Turkish flatbread topped with a delicious red pepper, garlic, and tomato meat sauce. One quick announcement before we get to today’s post: I’ve been finding it frustrating trying to follow all my favorite food blogs in one place, so I’m now using Bloglovin as my reader. So far it seems to be working out. Be sure to follow my blog with Bloglovin! — As you may remember, I studied abroad in 2011-2012 in Germany. One of the things that is great about Germany is the massive amount of Turkish food. That may sound a little odd if you don’t know anything about present-day Germany, but all you really need to know for the purposes of this story is that there are lots of Turkish immigrants in Berlin. Because of this, there are lots of Imbisse (food kiosks open at all hours) selling Turkish meals for less than €4. Though the Imbisse usually are either döner or falafel stands (or currywurst, but that’s another story entirely), there is usually a variety of different foods for sale, lahmacun or türkische Pizza being one. In my opinion, lahmacun (pronounced la-MA-june) is more versatile than döner kebab: you can order it with no toppings for a light meal, mit Salat (with salad) for a lunch, or mit Fleisch (with döner meat) for when you are starving.
Turkish food stalls aren’t just a German thing, though that is how I know them–everyone I know who has studied abroad in Europe has encountered them, and we all lament the lack of cheap Turkish food in the U.S. I’ve gone to a few Turkish restaurants and bakeries here and no döner has lived up to the Imbisse of Berlin, no gözleme have been better than the ones I ate abroad. Now, I’ve been talking all about Turkish food in Germany, but while abroad I was able to visit Turkey as well. The döner there, while similar, have a different flavor profile than those served in Germany and have different traditional toppings. The lahmacun, though, are exactly the same. However, in Turkey it seemed like it was more common for lahmacun to just be served with a squeeze of fresh lemon juice rather than with chopped cucumbers, tomatoes, and yogurt sauces. Lahmacun were harder to find in Istanbul than expected, but once located, deemed to be quite delicious. One night in Berlin after my trip to Turkey, I ordered a türkische Pizza and the man behind the counter went through the typical routine: mit Fleisch? mit Salat? mit Kräutersoße? He looked confused as I kept answering no, and then sort of smiled as I said I only wanted lemon juice. Turkish food was such a large part of my life while abroad (read: my lunch three times a week) and it’s definitely something I miss. Cooking my own, I decided, was the best way to get some Turkish deliciousness. The process for making these is akin to that for making “regular” pizza, so if you know how to do that, you’re good to go! Before we get to the recipe, I guess I should probably tell you what exactly you will be cooking. I’ve told you all about where you can find it and how it’s served, but not what lahmacun actually is. Oops. Lahmacun consists a thin dough topped with a sauce made of beef or lamb, red peppers, and onions that is flavored with garlic, paprika, parsley, cumin, and sumac. I know saying it’s wonderful doesn’t really describe the taste, but it is absolutely true and if you have never tried Turkish food, you should probably go do that.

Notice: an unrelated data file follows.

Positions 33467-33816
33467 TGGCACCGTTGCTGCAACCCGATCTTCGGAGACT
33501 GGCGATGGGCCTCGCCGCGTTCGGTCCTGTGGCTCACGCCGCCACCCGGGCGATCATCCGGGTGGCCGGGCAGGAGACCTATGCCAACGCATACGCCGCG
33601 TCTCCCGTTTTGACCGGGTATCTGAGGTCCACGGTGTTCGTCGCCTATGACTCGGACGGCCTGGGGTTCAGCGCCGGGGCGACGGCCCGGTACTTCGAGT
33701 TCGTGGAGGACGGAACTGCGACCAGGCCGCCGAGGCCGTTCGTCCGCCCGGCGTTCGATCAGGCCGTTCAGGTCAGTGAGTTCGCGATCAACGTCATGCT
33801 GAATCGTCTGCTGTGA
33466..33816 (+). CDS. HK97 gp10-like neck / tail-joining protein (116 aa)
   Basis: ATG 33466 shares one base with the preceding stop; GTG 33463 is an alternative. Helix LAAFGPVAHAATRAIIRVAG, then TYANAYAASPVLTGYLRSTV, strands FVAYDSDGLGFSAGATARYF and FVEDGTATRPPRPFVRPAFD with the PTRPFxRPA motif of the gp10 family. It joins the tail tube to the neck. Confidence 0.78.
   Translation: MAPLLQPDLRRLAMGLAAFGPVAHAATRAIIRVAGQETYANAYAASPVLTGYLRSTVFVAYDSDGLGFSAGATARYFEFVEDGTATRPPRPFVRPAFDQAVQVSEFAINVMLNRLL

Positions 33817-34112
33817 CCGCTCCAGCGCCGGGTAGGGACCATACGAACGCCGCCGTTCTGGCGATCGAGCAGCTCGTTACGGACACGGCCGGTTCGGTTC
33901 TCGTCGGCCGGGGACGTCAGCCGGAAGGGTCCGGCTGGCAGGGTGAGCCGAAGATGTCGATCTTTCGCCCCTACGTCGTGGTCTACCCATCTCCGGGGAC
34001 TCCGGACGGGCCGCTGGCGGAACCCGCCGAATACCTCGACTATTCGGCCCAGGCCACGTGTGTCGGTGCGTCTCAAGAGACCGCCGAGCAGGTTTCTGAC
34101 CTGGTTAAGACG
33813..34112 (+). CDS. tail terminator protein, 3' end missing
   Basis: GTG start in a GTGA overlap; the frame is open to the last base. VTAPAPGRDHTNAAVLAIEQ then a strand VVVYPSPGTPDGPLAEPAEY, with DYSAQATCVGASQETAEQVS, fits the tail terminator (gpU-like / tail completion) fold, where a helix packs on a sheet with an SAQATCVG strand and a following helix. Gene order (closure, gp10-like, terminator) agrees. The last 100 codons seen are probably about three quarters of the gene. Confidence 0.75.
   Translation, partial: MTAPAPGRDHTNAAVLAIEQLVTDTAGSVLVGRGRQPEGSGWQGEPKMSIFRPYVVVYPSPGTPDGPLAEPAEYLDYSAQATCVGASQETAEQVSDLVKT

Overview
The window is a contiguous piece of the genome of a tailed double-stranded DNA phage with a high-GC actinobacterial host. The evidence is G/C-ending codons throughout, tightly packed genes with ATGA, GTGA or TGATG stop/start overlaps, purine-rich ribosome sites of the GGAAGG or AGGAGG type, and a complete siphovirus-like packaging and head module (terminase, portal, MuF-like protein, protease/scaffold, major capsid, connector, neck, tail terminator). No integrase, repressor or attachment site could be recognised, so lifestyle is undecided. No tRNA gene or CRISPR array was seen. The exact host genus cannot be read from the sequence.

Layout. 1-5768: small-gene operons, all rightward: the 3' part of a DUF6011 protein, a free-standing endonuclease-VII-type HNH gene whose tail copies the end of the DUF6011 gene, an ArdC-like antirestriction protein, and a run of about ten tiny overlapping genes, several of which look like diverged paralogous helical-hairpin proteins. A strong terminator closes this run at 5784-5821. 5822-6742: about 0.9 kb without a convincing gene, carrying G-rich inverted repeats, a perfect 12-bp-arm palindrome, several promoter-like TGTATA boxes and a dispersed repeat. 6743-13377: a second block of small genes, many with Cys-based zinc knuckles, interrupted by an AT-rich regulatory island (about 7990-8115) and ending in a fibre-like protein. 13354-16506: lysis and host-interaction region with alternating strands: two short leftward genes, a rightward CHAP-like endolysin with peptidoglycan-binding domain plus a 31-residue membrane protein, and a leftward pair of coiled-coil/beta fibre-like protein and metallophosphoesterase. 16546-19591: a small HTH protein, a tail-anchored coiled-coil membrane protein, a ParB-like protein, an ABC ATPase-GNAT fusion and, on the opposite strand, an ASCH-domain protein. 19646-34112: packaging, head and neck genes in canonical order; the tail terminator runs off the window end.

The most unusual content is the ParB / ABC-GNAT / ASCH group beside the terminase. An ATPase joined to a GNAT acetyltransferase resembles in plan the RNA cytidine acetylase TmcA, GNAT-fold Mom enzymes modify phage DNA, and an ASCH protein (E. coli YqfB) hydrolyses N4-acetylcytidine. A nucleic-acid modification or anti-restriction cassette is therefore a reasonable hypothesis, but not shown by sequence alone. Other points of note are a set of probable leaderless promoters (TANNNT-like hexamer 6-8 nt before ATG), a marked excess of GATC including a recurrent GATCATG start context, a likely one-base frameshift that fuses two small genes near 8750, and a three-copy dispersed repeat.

Notes on the recipe: the original recipe was all metric, and when I did the conversions the amount of meat came to something like .88 pounds. I guess you could measure that out, but I wasn’t about to, so below I call for 1 pound. You will probably have leftovers of the meat topping, which you can freeze as is, or turn into burgers, meatballs, or fry to serve with pasta or rice. The crust on these is way crispier than what I’ve had before, but nonetheless super tasty.
Makes 8 pizzas (4-6 servings). Adapted from Kleiner Kuriositätenladen. Ingredients
Instructions For the dough: combine yeast, water, milk, and sugar in a large bowl and let sit for about five minutes allowing the yeast to bubble. Stir in flour and salt and briefly knead. Cover, set in a warm place, and let rise for one hour. After an hour, gently deflate the dough, divide into eight sections, and let rise for another twenty minutes. Preheat the oven to the highest setting (mine was 525 degrees Fahrenheit). If using a pizza stone, place it in the oven as it heats up, on the top rack in the center. Mix together all the sauce ingredients in a large bowl. Roll a section of dough into a thin oval about 8-10 inches long. Spread a thin layer of sauce on top (see photos above). Place in the oven and cook until crust is lightly browned. If using a pizza stone, you can prepare the pizzas on the back of a cookie sheet that has been sprinkled with cornmeal. The cornmeal makes it easy to slide the pizza off the cookie sheet. Serve with fresh lemon wedges for squeezing and a chopped salad of cucumber, tomato, and mint!